The course aims at providing students with strong knowledge about the way the economic theory treats crucial questions related to financial and real globalisation and about the difficulties encountered in interpreting the real world.
The course deepens both real and financial aspects of the international economy. Concerning the real aspects, two often ignored constraints to global economy will be examined, which seriously undermine the possibility of verifying persistent periods of growth: one constraint is linked to the demographic evolution across the world, the other one to the limitation of exiting sources of energy available to fuel the economy. Both constraints are analysed jointly following a multi-scale and multi-level approach (MuSIASEM).
The financial analysis presents some traditional theory leading to standard view about the way financial capital, interest rates, foreign exchange rates and current account should reach the equilibrium. These traditional instruments are then challenged by focusing on case studies taken from recent economic events, such as the Asian crisis, the emerging countries growth, the debt crisis in Europe, which are hardly captured by conventional wisdom. Students attending the course will participate to the last part of the program actively by collecting data in order to produce descriptive empirical analysis and a final report which aims at shedding light on some specific issues.
No formal prerequisites are required. At least some basic knowledge of macroeconomics is strongly suggested.
The program is divided into a common program (parts 1 to 3) and a differentiated program (parts 4 and 5). All students must prepare parts 1 to 3 for the exam. Students not attending the lessons must prepare part 4 and exclude part 5. Attending students exclude part 4 and actively participate to the workshops to learn how to collect and analyse data on macroeconomic variables (part 5). Participants to the workshop will submit a final group work. Some of the issues treated in part 4 of the program will still be presented and discussed during the lessons, even though attending students (provided that they are truly present during the lessons) do not have to prepare them for the final exam.
1. The balance of payments accounting and derived identities (G: 5, 6)
1.1. Definitions, accounting principles, current account, capital account. (G:5)
1.2. Identities derived from BoP and national accounts (G:6)
2. Equilibrium in global markets
2.1. The Foreign Exchange Market (G:2.1-2.6, 15.2)
2.2 PPP, UIP, CIP, efficiency (G:15.1 excluding 15.1.1, 4)
2.3. Current account and financial market equilibrium: the Stock-Flow approach (15.3.3)
3. Sustainability of the global economy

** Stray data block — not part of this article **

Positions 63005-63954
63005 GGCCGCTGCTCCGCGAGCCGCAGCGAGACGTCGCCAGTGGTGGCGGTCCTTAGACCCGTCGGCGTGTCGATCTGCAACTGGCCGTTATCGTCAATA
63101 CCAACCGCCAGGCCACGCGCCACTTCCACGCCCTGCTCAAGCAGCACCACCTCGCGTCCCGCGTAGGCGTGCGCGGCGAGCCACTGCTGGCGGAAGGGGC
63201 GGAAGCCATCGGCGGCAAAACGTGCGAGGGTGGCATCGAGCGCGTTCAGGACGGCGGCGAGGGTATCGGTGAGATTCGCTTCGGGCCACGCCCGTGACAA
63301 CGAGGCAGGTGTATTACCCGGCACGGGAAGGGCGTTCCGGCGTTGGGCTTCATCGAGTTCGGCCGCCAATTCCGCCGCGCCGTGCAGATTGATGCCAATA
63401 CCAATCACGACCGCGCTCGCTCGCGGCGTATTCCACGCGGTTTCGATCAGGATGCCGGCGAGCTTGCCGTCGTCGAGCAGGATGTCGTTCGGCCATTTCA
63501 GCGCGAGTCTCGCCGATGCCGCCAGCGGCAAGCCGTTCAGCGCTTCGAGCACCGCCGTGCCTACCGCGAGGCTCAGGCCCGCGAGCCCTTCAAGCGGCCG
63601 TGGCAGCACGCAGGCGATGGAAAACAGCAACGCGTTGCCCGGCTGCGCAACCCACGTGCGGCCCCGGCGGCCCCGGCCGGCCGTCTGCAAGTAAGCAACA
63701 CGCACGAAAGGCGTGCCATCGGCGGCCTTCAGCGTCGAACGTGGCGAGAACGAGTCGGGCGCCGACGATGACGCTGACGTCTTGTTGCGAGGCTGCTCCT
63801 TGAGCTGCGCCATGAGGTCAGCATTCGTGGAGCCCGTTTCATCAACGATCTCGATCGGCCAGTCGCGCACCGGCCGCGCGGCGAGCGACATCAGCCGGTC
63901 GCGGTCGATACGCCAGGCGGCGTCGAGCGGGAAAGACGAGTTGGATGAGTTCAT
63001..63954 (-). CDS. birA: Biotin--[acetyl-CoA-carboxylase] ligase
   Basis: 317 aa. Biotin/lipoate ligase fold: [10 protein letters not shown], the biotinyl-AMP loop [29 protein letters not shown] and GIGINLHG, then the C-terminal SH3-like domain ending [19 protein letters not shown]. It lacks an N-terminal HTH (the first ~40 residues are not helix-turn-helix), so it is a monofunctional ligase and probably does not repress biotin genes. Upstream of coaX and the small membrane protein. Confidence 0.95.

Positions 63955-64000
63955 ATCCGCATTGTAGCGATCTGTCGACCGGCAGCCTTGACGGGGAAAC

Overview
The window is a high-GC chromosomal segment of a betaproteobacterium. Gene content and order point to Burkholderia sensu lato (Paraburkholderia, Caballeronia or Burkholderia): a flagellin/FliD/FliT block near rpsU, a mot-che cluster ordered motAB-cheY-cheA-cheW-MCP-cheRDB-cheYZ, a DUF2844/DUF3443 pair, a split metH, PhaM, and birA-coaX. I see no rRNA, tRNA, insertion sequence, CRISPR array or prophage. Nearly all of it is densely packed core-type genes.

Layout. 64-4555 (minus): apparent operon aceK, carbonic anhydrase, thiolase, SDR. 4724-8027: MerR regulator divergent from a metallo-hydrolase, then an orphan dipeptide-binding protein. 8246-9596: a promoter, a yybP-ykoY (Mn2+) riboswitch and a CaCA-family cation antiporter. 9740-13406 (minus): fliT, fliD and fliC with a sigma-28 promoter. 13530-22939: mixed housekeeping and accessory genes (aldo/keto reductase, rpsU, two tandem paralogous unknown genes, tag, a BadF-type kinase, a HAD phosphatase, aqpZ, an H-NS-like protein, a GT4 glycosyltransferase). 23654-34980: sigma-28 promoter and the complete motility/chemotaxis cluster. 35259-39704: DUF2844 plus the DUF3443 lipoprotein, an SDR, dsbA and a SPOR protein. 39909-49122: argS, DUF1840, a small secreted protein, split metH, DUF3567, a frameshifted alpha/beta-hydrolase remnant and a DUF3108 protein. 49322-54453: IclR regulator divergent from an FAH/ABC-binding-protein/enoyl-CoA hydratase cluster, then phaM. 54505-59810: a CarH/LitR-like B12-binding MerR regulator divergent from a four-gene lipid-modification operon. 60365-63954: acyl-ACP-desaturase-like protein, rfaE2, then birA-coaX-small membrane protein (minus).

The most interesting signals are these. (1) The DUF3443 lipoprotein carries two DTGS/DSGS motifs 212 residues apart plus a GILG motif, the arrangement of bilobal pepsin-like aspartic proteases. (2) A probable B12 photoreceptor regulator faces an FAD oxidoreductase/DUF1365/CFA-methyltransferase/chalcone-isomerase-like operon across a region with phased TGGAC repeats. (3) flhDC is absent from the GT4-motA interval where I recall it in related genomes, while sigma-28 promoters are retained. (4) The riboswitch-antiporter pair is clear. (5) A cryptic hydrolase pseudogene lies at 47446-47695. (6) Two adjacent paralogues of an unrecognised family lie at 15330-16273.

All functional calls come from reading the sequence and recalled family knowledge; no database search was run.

3.1. Demografic change and economic performance (GMS: 2)
3.2. Energy and biophysical analysis of the economy (GMS: 3)
4. For student that do not attend the lessons: Exchange rate regimes and proposals of reforms
4.1 The fall of fixed exchange rate regimes (FR)
4.3. Unilateral dollar standard and global imbalances (GS)
4.4. Proposals of reform of the international monetary system (K, GS)
5. For students attending the lessons: Workshop with data on the Eurozone
5.1. Collecting data on the computer room
5.2. Trade balance, current account and net foreign position
5.3. Analysis of interdependence across national economies.
5.3. Investigation on the roots of European countries’ economic troubles.
The exam is exclusively written and lasts two hours. Students should be able to choose four questions out of five and answer. Expected length of each written answer is nearly one page.
Attending students which submit a final report on the workshop (part 5) have to answer to three questions out of four in one hour and a half. The final evaluation is a weighted average of the individual written exam (80%) and the group work (20%).
1. [G] G. Gandolfo, 2001, International Finance and Open-Economy Macroeconomics, Springer, 2001.
2. [GMS] M. Giampietro, K.Mayumi, A.H. Sorman, 2012, The metabolic pattern of societies, Routledge, 2012, pp. 22-61.
3. [FR] R. Frankel and M. Rapetti, 2009. A developing country view of the current global crisis: what should not be forgotten and what should be done, Cambridge Journal of Economics, 33, pp.685-702.
4. [K] J.M. Keynes, 1941. Post-war currency policy, in J.M. Keynes, The Collected Writings, Volume XXV: Activities, 1940-44 - Shaping the Post-war World: The Clearing Union, 1980, Macmillan, pp. 21-33.
5. [GS] B. Greenwald and J.E. Stiglitz, 2010. A modest proposal for international monetary reform, in S.Griffith-Jones, J.A. Ocampo, J.E. Stiglitz (Eds.), Time for a visible hand, Oxford University Press, pp. 314-344.
The slides and other material from the lessons will be downloadable from the e-learning
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